pastor says ten commandments send wrong message

Don’t you love that headline?

It has a perfect appeal. It makes some people think that a pastor is flying in the face of religion. It makes some people happy that someone is finally speaking truth. It makes some people terrified that yet another pastor has gone over to the other side.

That’s why I made it up.

I am the aforementioned pastor.

I sort of said that in a Sunday school class yesterdat. I put it here to grab attention. But you can never believe headlines. What I really said is more like this:

When people think of Christianity, many people think of rules. They think that God is about saying no, that church is about “thou shalt not”, that Christians are against everything fun.

And that isn’t surprising.

After all, one of the things that many churches and Christians and people on the radio get upset about is when there are attempts to take the ten commandments out of courtrooms and classrooms and village greens. What they mean, of course, is that they want abridged versions of what are known as the ten commandments from Exodus 20 mounted on the walls of those places.

Unfortunately, in addition to that law is something called the law of unintended consequences. When we take certain actions, those actions may have consequences that are the last thing that we desire.

Say, for example, you are told that you are supposed to love God and love other people. Say, for example, you are told that those two things are the centerpiece of following Jesus. Say, for example, that Jesus says that those two things summarize the whole law. Say, for example, that he goes to great length to illustrate what he means, to give many examples. Say, for example, he says that murder starts not when a person stops breathing. Instead, it starts when someone hates. Say that he says that prayer isn’t about public pronouncements, it’s about intimate conversations. Say that he says that loving your friends is nothing. Loving your enemies is something. And so is praying for people who beat you up. And then he prays for the people who beat him up. Right before he dies.

That is a pretty clear expression of something other than rules.

What happens, however, when people begin extended battles to defend putting a list of rules on walls? (Not that those rules are bad, I mean, “go ahead, murder” is a pretty silly command.) What does it convey when you say “we’re not about rules, we are about relationship” and then we say “let’s keep these rules on public walls”?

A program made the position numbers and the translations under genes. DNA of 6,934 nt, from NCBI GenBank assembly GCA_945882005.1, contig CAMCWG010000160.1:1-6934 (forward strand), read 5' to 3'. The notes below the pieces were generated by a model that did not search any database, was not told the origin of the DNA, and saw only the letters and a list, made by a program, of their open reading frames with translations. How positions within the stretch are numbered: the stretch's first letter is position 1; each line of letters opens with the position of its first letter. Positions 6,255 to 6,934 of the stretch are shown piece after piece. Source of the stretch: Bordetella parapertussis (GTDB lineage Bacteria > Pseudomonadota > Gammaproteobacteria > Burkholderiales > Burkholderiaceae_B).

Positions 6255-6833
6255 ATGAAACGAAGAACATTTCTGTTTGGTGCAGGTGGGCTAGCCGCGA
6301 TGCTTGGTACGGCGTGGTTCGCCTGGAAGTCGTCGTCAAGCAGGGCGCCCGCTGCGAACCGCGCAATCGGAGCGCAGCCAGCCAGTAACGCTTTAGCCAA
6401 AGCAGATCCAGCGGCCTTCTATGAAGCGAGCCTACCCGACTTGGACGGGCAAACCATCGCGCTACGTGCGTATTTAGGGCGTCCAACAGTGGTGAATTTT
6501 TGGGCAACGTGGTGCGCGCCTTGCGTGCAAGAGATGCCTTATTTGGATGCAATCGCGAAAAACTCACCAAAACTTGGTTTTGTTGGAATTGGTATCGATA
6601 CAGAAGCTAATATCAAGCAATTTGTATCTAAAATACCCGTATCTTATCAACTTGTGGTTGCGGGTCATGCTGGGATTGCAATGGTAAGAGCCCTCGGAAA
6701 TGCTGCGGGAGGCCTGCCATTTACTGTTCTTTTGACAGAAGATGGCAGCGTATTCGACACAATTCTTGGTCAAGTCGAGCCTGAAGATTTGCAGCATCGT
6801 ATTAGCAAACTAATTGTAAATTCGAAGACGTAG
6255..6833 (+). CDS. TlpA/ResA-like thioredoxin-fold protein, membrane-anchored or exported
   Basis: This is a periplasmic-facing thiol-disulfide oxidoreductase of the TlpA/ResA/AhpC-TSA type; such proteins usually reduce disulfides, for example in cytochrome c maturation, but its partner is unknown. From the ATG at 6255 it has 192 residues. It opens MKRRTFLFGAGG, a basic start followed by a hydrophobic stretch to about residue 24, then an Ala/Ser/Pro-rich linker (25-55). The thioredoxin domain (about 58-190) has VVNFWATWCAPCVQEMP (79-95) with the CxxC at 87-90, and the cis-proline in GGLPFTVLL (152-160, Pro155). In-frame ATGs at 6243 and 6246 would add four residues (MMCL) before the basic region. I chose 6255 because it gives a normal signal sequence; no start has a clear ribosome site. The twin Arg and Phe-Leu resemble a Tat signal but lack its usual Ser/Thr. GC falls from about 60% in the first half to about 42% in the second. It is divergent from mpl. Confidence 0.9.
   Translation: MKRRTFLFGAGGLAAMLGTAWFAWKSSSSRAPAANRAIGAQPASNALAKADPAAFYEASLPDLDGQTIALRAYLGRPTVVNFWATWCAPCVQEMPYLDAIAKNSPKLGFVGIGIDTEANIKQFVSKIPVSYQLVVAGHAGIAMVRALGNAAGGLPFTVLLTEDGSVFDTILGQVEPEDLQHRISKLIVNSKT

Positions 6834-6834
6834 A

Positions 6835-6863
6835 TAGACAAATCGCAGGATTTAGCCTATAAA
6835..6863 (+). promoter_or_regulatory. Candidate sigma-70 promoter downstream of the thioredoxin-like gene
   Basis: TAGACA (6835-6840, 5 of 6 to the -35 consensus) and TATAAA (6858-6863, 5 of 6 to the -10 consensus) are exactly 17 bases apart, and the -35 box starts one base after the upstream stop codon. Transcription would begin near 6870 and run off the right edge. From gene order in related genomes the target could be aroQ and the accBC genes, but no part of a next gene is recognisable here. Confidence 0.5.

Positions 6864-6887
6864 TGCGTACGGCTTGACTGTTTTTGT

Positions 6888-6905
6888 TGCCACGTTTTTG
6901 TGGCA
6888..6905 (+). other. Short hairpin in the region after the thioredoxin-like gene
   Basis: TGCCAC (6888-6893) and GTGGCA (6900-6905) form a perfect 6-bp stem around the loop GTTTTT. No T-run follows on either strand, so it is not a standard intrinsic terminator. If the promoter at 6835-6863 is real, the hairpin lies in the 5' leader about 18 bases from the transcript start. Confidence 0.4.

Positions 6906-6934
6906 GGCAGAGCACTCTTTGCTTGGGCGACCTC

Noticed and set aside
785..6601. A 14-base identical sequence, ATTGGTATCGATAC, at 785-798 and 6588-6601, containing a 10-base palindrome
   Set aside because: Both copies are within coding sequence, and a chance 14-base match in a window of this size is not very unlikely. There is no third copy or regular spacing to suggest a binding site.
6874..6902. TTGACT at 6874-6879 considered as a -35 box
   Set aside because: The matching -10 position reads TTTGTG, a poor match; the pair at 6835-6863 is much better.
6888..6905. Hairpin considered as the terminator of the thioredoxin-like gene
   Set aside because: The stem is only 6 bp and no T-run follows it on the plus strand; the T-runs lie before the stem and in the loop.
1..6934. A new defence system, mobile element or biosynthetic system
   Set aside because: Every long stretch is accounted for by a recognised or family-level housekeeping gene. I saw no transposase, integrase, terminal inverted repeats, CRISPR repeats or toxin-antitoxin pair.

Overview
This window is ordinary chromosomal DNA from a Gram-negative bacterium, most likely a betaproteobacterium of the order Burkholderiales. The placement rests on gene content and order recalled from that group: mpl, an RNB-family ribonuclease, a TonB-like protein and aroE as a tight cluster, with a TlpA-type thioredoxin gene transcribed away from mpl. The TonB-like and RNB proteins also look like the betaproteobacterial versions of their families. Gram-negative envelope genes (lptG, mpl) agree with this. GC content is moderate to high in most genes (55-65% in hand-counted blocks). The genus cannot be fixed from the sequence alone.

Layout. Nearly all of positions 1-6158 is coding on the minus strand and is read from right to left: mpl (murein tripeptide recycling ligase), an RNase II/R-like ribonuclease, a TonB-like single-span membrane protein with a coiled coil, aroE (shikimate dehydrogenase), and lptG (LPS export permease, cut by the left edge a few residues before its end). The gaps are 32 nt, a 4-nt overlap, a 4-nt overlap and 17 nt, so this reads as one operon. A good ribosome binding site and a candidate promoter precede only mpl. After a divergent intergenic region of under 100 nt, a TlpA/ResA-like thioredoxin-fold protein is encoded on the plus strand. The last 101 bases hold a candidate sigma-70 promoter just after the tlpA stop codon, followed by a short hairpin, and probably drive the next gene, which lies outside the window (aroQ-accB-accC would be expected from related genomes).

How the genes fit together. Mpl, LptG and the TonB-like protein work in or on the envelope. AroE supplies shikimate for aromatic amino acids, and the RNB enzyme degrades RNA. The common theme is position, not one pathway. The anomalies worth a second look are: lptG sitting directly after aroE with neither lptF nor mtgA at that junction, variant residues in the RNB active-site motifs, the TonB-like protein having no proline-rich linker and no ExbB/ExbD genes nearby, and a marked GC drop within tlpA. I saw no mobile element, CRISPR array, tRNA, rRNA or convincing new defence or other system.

The unintended consequence is that people begin to identify church as being about the defense of that abridged list of rules.

I suppose what the headline really should say is, “Pastor suggests that emphasizing public posting of rules reinforces a public perception that the brand “Christian” is about rules when perhaps there might be other things to talk about and live about that might be more effective in showing love.”

But that’s not a headline anyone would notice. That’s a headline that takes a long time to read, and to live. That’s a headline that invites conversation.

Of course, maybe that’s the point.

10 responses to “pastor says ten commandments send wrong message

  1. Say also, for examples, that He resisted headline infatuation to the point of telling virtually everyone he touched *not* to tell anyone (not that that ever did Him much good….). Say more, that he resisted “branding” to the point of making every conversation a one-on-one around whatever mattered most to one other person. Say also, that he spoke the most provocative and challenging truths imaginable to those single persons, blithely ignoring any “unintended consequences” that might arise from his pin-point words being recycled as universals.

    Don’t forget to speak of the uncountable damage we’ve done, over the centuries, by ignoring these examples.

    And still … I don’t know … it’s incredibly hard for me to ignore the PR and focus on the people. Do I have to? REEEAAAALLLLYYYYY????

  2. You’ve said a mouthful right here, Jon. Great post.

  3. Tim – thanks.
    Jack – well said.

  4. Have you ever considered a book–or at least a blog series–along these lines, with some things to chew on for believers who would get all up on their ears about other things that might, in reality, be majoring on minors–or , at the very least, marginalizing the law of love? You did a great job of articulating something I’ve often thought but not quite been able to get a handle on, relative to the 10 Commandments thing.

  5. Awesome post. I wish everyone could read stuff like this…I’m afraid most of the people reading it already “get it.”

    I like to keep the yogic yamas and niyamas in mind when considering the Ten Commandments. Not so much the specifics, but the way in which they are applied. For example, it’s not enough to Not Lie, it’s important to Speak The Truth. Murder can happen through our words. Violence against myself is still violence. Etc.

  6. Amy – that’s all i ever write.
    Hannah – i had been thinking about pursuing that approach in a next post.
    Now I don’t need to🙂

    And here’s what I know about talking to those of us who already understand
    (whatever the subject): We (at least me) don’t come close to doing what we
    understand.

  7. You’re not only talking to people who get it-

    As a teenager- pushing away from the rules- it would’ve been nice to have read this then. To have felt at all like church was about relationships.

    When the focus is on the rules- there are so many opportunities to feel as though you can not measure up. (Not to Him, but to them.)

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